The name for that odd noise that a frog makes, commonly written as ribbit.

Also, to kick the bucket, go 6 feet under, be pushing up dasies, worm food, etc...

A function provided by the Perl module Equivalent to the builtin function die, except the error message lists the calling block as the source of the exception.

As a transitive verb, croak means kill.

Youse guys go uptown tonight and croak that pigeon.

As an intransitive verb, croak means die.

Yeah, that pigeon croaked last night, but I don't know nothin' about it.

Croak (kr?k), v. i. [imp. & p. p. Croaked. (krkt); p. pr. & vb. n. Croaking.] [From the primitive of AS. cracettan to croak as a raven; akin to G. krchzen to croak, and to E. creak, crake.]


To make a low, hoarse noise in the throat, as a frog, a raven, or a crow; hence, to make any hoarse, dismal sound.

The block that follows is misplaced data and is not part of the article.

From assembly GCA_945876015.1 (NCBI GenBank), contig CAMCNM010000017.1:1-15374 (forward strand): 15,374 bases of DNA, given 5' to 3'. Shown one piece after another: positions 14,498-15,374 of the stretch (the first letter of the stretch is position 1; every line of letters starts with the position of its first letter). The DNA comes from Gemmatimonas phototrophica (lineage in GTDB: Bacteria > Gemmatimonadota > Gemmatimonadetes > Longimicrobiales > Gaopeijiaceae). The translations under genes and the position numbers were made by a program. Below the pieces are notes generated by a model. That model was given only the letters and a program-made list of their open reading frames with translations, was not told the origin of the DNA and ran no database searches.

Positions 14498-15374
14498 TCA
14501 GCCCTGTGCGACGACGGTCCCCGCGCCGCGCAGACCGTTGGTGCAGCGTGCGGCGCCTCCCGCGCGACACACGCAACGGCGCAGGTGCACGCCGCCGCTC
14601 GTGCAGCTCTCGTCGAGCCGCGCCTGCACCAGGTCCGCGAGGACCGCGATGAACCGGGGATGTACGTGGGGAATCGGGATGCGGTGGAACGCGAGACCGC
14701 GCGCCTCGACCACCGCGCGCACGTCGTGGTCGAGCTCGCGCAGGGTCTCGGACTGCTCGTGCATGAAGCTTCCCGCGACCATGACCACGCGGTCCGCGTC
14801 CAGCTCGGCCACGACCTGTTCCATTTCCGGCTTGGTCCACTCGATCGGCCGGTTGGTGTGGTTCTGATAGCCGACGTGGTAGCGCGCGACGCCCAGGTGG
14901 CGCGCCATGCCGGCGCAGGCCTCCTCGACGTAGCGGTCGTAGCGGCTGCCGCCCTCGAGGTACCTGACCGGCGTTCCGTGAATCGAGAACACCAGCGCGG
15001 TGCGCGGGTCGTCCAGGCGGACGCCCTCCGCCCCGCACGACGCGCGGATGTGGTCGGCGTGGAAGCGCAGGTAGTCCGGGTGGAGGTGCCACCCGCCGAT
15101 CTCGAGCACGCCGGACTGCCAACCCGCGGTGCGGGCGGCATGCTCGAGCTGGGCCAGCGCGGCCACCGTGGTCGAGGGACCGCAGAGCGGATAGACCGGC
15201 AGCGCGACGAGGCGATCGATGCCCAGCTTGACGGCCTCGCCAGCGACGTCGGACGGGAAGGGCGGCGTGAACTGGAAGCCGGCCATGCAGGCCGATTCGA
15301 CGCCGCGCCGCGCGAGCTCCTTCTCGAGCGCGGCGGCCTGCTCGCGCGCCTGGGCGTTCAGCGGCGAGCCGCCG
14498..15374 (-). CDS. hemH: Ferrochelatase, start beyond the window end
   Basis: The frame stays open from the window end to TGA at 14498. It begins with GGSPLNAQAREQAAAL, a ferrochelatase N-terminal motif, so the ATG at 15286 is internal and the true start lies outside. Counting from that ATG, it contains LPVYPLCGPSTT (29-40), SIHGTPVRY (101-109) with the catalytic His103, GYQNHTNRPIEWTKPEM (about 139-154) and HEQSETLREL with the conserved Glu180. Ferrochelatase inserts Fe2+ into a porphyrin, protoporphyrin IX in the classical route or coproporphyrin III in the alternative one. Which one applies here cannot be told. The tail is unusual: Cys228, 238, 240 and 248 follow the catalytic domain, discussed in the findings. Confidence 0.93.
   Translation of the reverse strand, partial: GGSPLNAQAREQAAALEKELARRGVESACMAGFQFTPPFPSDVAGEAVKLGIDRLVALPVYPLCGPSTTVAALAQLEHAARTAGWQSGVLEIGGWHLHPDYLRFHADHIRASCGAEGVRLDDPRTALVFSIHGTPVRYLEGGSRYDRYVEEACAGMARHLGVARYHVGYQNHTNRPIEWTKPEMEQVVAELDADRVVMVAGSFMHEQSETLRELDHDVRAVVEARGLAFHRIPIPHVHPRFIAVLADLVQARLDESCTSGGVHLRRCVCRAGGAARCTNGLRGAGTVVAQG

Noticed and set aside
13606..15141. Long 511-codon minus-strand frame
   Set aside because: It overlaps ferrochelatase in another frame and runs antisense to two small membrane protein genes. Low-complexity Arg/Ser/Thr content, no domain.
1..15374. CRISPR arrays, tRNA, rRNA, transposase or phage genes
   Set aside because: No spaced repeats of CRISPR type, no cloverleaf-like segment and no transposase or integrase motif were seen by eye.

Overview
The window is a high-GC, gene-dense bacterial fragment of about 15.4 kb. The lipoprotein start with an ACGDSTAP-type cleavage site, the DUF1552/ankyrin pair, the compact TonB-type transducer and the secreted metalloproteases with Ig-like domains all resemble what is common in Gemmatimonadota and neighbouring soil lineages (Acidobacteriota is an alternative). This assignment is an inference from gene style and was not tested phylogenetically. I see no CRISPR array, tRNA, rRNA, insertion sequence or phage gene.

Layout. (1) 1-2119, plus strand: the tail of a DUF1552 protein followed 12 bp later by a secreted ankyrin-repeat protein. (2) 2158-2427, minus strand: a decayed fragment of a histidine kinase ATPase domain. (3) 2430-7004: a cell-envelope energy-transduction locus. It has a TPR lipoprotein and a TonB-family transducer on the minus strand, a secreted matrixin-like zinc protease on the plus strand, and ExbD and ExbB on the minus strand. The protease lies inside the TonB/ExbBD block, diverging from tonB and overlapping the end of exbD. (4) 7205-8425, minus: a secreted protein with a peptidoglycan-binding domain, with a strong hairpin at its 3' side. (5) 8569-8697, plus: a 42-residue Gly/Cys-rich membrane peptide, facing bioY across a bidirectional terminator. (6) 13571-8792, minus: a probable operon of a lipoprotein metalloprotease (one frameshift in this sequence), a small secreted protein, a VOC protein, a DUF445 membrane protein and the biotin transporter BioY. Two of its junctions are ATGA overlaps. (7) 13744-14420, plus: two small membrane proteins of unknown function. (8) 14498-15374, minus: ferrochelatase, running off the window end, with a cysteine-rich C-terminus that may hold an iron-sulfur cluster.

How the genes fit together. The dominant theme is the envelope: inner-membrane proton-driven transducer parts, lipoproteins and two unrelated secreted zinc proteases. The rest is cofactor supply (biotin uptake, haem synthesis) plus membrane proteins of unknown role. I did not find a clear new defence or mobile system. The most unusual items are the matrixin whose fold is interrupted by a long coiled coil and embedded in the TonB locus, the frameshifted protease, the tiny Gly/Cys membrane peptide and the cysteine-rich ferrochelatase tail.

Loud thunder to its bottom shook the bog, And the hoarse nation croaked. Pope.


To complain; especially, to grumble; to forebode evil; to utter complaints or forebodings habitually.

Marat . . . croaks with reasonableness. Carlyle.


© Webster 1913.

Croak, v. t.

To utter in a low, hoarse voice; to announce by croaking; to forebode; as, to croak disaster.

The raven himself is hoarse, That croaks the fatal entrance of Duncan. Shak.

Two ravens now began to croak Their nuptial song. Wordsworth.


© Webster 1913.

Croak, n.

The coarse, harsh sound uttered by a frog or a raven, or a like sound.


© Webster 1913.

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